Lessons from this morning: work on your approximate estimation of completion time of tasks and when it comes to arriving somewhere or achieving something start thinking back in time (from a deadline or arrival time of a bus) instead of thinking forward. But the most import lesson would be don’t hesitate to ask bus drivers where the bus is going if you are not entirely sure.
I am gonna come clean from the start, in the past couple of years life for me has mostly been very difficult, numbing and without much of excitement. In fact there are moments where it seemed too much to handle. Though, after a careful observation, ironically, I have traced the source of my own suffering, most of the time, to be myself . How am I the cause for my own misery you ask? Well this is a question whose answer might literally fill up a page but if I were to cherry pick, overwhelming myself with unrealistic expectations both from myself and from the world, endless overthinking, obsession with the trivial, demanding immediate result from anything I try to do or teach myself (hence colossal disappointment when results take their natural due time to arrive) and most of all an incessant self judgement and validation based on a distorted past image of myself would be the top contenders for my self sabotage. I would say 50-60% of my daily thoughts are these exacts thoughts or a derivative of them.
I don’t mean to imply all my problems are mind related, in fact I do have many physical problems. Last summer I was hospitalized for a day due to kidney stones (Now I don’t consider myself extremely tough but I also have never expected a pebble with a less than 2mm diameter to totally shatter my endurance making me wish my own immediate death 🙂 ). A year and a half ago while playing football I twisted my ankle and broke some ligaments therefore abstaining from any physical activity (even walking 2kms) for 6 months and from football for one year.
The silver bullet for most of my psychological problems I believe is mindfulness. Mindfulness as a remedy can address this problem in different forms. One can be for example observing my troublesome thoughts as soon as they arise instead of passively plunging myself into the emotional roller-coaster which is triggered by these thoughts. This is activity, which actually is the essence of mindfulness, saves the mind from being taken as a hostage by any thought that arises. After breaking the spin the natural second step would be refuting the thesis of these negative thoughts with a logic. All negative thoughts start from untrue premises and end up making unsound logical arguments. Anyone who is aware of the fundamental tenets of cognitive behavioral therapy (CBT) can eventually master the habit of logically disputing these thoughts.
When it comes to my case the nail that seals the coffin of mindfulness is writing. I have to admit I haven’t been writing for a long time. In fact even on this blog there are a handful blog posts which had been started but never completed. Writing, at least in my case, used to give me the ultimate clarity into whatever I was writing about. The reason for this is simple: Before writing one has to think about what is to be written. The thinking continues also during the writing leading to a further clarity and a fine-grained understanding/misunderstanding of the matter. Consider this a public pledge to write at least one blog post a week.
I turned 28 last week. I was born on a Monday morning, at 7:15 AM (my mother has made it a tradition of waking me up at 7:15AM on my birthday every year). I was born in Jimma, a historical city 350Km away from Addis Ababa, Ethiopia. My memory of Jimma is vague and doesn’t really constitute much more than bleak images of me playing football on the dusty streets in our neighborhood with my childhood friends Esrom and Aaron, the big compound we used to share with the 4 families, Asnaku who is the youngest daughter of our neighbor Ato Zekarias’ family and who loved and cared for me so much (she practically raised me, per my mom’s recount). I can’t also forget the shop of Bezabih where I used to be offered candies everyday by the kind shopkeeper, Bezabih. Teka Pastry (my favorite place in the whole of Jimma as I still remember the sweet delicacies), the awetu river and the park where my mom used to take me every weekend. I only lived in Jimma until I was 6, as my family moved following my dad who already started a new job in Addis Ababa.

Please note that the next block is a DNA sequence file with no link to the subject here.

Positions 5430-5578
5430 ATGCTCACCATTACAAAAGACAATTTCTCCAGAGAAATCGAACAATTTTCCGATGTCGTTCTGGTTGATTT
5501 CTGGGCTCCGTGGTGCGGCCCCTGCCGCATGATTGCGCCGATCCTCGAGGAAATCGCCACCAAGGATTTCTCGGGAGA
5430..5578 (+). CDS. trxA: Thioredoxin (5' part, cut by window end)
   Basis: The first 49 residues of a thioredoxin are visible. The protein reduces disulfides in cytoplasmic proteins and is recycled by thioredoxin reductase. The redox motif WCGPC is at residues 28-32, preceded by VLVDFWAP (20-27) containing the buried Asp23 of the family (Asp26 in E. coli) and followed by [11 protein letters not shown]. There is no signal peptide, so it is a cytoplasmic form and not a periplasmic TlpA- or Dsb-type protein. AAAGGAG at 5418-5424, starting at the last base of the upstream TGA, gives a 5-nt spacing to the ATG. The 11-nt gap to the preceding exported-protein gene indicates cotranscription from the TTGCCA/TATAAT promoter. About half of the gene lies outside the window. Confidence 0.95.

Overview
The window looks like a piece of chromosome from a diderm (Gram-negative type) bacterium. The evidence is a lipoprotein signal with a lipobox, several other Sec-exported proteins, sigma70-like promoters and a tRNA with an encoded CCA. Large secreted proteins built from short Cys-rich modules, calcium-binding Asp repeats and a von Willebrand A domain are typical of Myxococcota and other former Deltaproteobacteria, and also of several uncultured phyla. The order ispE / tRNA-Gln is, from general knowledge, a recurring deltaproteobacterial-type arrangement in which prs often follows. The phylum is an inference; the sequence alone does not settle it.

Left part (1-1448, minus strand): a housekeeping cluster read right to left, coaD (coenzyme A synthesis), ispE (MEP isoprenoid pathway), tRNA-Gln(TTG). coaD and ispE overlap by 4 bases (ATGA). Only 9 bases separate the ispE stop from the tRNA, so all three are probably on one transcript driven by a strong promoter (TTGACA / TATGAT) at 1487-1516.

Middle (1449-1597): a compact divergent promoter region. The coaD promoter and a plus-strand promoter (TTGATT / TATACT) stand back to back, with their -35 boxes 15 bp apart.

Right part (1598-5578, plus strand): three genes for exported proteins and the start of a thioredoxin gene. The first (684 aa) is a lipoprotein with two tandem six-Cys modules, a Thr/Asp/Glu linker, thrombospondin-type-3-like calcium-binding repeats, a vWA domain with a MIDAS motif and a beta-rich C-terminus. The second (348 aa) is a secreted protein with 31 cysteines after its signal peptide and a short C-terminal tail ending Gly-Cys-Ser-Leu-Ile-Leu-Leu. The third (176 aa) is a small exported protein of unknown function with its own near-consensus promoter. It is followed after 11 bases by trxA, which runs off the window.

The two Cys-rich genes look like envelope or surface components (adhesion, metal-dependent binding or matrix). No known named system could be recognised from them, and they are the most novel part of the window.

Addis would become the city of my living, my schooling and transformation into adulthood. When I was 14 going on 15, at the first year of high school, I met my 3 best friends, Melkam, Abel and Yared and life took a sharp turn to the better, to the utter joie de vivre. A more than 14 years of friendship never lost its flair, not even once. I sometimes wonder how my life would have turned out if my path hadn’t crossed with these wonderful gentlemen. Another grand change took place in my life once again when at the age of 24 I left Ethiopia and moved to the boot shaped southern European country (aka Italy) to pursue further education. A small norther Italian city named Trento became the place of my dwelling for the next two and half years. I then moved to the beautiful medieval city of Pisa. My reflections about life in Italy in general could simply take hundreds of pages, hence I prefer not to to get into it here except perhaps acknowledging the fact that some of the most wonderful and meaningful friendships I have ever had were formed in this wonderful land. Having been for a long time in a small but extremely tight circle of friends close friends in the past, moving to Italy made me aware of the different levels of friendships, the value of good friendship and how much of an effort it takes to cultivate one. All in all Italy has been casa a lontana da casa. The intention of this small memo was not actually to narrate my upbringing but to examine my current life a little bit, where it is now (per my perception) and where it ought to have been or better yet where I wished it should have been.